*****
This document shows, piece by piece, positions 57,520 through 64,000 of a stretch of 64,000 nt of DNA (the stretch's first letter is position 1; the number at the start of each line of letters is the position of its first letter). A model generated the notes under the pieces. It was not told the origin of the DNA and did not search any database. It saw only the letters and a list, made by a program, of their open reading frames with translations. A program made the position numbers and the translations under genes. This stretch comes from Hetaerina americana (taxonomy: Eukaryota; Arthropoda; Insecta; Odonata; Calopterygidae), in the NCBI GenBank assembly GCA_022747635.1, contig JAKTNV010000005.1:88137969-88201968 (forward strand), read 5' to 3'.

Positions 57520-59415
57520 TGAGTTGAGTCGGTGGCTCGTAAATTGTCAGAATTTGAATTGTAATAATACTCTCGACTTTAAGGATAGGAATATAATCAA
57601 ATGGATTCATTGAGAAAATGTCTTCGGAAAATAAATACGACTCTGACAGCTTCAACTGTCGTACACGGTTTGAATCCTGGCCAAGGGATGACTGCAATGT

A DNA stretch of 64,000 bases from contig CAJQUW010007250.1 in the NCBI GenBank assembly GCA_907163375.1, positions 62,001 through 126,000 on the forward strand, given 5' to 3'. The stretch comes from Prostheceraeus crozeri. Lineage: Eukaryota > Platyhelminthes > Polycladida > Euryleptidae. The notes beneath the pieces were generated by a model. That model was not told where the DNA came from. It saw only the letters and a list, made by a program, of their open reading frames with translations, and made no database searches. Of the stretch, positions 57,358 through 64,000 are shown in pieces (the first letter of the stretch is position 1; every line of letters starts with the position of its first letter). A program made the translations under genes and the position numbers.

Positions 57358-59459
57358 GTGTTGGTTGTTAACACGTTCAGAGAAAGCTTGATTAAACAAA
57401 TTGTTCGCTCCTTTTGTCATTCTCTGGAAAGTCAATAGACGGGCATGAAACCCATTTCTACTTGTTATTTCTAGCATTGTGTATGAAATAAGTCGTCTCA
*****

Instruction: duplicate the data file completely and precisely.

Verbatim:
This document shows, piece by piece, positions 57,520 through 64,000 of a stretch of 64,000 nt of DNA (the stretch's first letter is position 1; the number at the start of each line of letters is the position of its first letter). A model generated the notes under the pieces. It was not told the origin of the DNA and did not search any database. It saw only the letters and a list, made by a program, of their open reading frames with translations. A program made the position numbers and the translations under genes. This stretch comes from Hetaerina americana (taxonomy: Eukaryota; Arthropoda; Insecta; Odonata; Calopterygidae), in the NCBI GenBank assembly GCA_022747635.1, contig JAKTNV010000005.1:88137969-88201968 (forward strand), read 5' to 3'.

Positions 57520-59415
57520 TGAGTTGAGTCGGTGGCTCGTAAATTGTCAGAATTTGAATTGTAATAATACTCTCGACTTTAAGGATAGGAATATAATCAA
57601 ATGGATTCATTGAGAAAATGTCTTCGGAAAATAAATACGACTCTGACAGCTTCAACTGTCGTACACGGTTTGAATCCTGGCCAAGGGATGACTGCAATGT

A DNA stretch of 64,000 bases from contig CAJQUW010007250.1 in the NCBI GenBank assembly GCA_907163375.1, positions 62,001 through 126,000 on the forward strand, given 5' to 3'. The stretch comes from Prostheceraeus crozeri. Lineage: Eukaryota > Platyhelminthes > Polycladida > Euryleptidae. The notes beneath the pieces were generated by a model. That model was not told where the DNA came from. It saw only the letters and a list, made by a program, of their open reading frames with translations, and made no database searches. Of the stretch, positions 57,358 through 64,000 are shown in pieces (the first letter of the stretch is position 1; every line of letters starts with the position of its first letter). A program made the translations under genes and the position numbers.

Positions 57358-59459
57358 GTGTTGGTTGTTAACACGTTCAGAGAAAGCTTGATTAAACAAA
57401 TTGTTCGCTCCTTTTGTCATTCTCTGGAAAGTCAATAGACGGGCATGAAACCCATTTCTACTTGTTATTTCTAGCATTGTGTATGAAATAAGTCGTCTCA